Living with a chronic illness has changed me. Most of my life, I roamed my environment without giving my body much thought. If I wanted to take a walk, I made arrangements to allow me the time to do so. If I needed to go grocery shopping, then I did it. If I wanted to take a shower, I got up and took one. You get the picture. I enjoyed “movement without thought.” It is natural – for the able-bodied.
There are many like me: those who have been changed by a chronic condition. It is a new time for us. It is a time to mourn our loss and to weep over what might have been. We experience a harsh reality.
Myotonic dystrophy is a demanding master that looms over me with a whip and a chain. Only with permission am I able to move from one spot to another. It requires me to reassess everything I do. My assumptions are called out and shown to be false. Yesterday, I could remove an outer coat. Today, I assume I will be able to do the same action. Only, now, I find that I cannot slide my arm out of my sleeve.
For those of you who have not had a similar experience, it is difficult to fathom the process. How could you? Even I cannot anticipate the changes occurring in my muscles. One day I can open a shampoo bottle; the next day, I cannot. Then, suddenly, a week later, I can open it again. There is no rhythm, no pattern. It feels arbitrary. I am kept off balance.
Over the past seven years, I have lost the ability to take care of myself. The number of things that I can no longer do has grown. My heart still yearns to move without thought. It would be pleasant to wash and fold a load of laundry. Even more, I would love to be able to walk in the woods with my grandchildren. These lost moments sit quietly in the recess of my mind. They haunt me in my sleep.
It can be quite maddening – plans need to be conditional. Without notice, I find the need to rearrange my schedule to accommodate my body’s demands. I have started to say, “If I feel up to it, I would like to . . .”. Every day, the counting of energy expended on any activity needs to be taken into account. “Is it a good day for a shower? What else would I like to accomplish today?” I must find a way through the uncharted territory of my new life.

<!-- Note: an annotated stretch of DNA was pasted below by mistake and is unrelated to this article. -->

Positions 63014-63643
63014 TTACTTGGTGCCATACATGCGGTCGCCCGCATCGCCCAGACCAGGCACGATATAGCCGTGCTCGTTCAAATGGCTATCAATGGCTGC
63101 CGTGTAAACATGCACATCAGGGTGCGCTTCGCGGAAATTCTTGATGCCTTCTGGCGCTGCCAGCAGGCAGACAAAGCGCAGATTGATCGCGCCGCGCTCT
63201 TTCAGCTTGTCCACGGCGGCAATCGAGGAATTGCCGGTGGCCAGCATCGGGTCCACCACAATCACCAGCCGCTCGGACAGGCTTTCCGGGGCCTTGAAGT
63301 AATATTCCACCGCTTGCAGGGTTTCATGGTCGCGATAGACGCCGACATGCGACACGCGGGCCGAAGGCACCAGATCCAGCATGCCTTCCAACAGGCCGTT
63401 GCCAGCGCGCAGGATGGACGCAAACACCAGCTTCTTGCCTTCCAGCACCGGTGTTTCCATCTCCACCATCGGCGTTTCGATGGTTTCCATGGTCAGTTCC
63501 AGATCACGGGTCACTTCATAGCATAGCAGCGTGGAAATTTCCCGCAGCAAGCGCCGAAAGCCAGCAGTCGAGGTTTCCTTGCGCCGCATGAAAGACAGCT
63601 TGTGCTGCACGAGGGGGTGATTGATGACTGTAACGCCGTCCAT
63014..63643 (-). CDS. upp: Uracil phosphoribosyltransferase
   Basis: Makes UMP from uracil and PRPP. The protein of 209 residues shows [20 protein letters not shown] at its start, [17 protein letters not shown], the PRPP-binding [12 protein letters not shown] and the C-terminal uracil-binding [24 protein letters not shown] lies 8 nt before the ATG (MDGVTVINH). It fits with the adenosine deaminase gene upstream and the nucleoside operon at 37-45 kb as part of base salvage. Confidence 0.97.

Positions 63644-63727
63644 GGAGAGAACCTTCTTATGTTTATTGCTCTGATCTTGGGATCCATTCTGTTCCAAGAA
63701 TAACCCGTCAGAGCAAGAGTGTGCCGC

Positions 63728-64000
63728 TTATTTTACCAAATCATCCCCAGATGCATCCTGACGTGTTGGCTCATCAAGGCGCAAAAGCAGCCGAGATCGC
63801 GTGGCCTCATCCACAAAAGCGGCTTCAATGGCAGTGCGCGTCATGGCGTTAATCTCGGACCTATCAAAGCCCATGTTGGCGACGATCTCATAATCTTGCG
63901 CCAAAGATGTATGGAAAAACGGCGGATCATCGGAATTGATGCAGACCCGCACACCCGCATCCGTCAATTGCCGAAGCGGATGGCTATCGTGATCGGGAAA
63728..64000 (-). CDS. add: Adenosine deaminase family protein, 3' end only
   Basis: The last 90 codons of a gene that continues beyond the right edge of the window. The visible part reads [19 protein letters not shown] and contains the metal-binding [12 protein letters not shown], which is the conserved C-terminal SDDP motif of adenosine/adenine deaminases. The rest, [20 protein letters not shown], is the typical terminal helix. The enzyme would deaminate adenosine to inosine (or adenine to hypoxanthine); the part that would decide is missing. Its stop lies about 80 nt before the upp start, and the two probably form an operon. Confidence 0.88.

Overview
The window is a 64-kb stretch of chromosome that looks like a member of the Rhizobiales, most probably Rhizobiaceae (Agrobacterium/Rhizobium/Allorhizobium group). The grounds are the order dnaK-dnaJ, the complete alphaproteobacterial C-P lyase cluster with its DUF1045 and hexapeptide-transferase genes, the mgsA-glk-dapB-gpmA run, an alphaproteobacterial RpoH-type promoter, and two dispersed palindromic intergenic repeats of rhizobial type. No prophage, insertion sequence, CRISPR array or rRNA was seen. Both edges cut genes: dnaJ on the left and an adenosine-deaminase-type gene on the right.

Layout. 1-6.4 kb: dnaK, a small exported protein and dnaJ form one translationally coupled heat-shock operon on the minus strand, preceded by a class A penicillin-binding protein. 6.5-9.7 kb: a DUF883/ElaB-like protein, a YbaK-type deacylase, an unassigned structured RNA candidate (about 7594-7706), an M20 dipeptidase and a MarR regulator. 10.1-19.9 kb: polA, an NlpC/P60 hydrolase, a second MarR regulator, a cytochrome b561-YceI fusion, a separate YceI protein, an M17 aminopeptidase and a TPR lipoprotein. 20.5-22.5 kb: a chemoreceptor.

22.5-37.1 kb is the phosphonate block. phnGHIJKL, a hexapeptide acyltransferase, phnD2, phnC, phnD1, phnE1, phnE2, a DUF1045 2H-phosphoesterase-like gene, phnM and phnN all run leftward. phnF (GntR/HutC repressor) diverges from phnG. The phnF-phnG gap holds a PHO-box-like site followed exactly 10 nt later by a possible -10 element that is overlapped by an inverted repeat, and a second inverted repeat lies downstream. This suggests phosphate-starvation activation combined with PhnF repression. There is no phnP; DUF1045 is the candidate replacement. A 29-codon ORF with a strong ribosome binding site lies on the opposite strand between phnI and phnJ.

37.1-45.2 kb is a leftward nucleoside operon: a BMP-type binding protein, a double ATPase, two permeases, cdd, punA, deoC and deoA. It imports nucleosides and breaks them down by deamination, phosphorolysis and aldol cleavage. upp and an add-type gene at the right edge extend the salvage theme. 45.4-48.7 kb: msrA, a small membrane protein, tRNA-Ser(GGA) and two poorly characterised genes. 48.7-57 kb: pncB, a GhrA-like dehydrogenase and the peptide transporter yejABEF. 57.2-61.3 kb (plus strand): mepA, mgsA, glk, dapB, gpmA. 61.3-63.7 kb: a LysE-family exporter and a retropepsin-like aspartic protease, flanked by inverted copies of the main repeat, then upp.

Underlying all this talk about movement hides the unspoken question: “How many days do I have before my “I can days” stop altogether?” Muscular dystrophy does not care about my dreams or wishes. Just like it robs me of movement, it is robbing me of time. Just like there was a time to be born, there will be a time to die.
This question of how many days is not just for the terminally or chronically ill. It is something that everyone should be asking themselves.
If you know someone who is struggling to live each day as it comes, take the time to reach out to them. They need to know that their value is not in what they can do for you or for themselves. Do not wait until they are prone and all their days of “can do” are gone.
If you are losing your “can do days,” mourn your loss, but find your joy, too. There will be plenty of time for weeping. Now is the time to heal and build relationships; remember to laugh at yourself and with others.
“There is a time for everything,
and a season for every activity under the heavens;
a time to be born and a time to die,
a time to kill and a time to heal,
a time to tear down and a time to build,
a time to weep and a time to laugh,
a time to mourn and a time to dance” (Ecc. 3:1-4)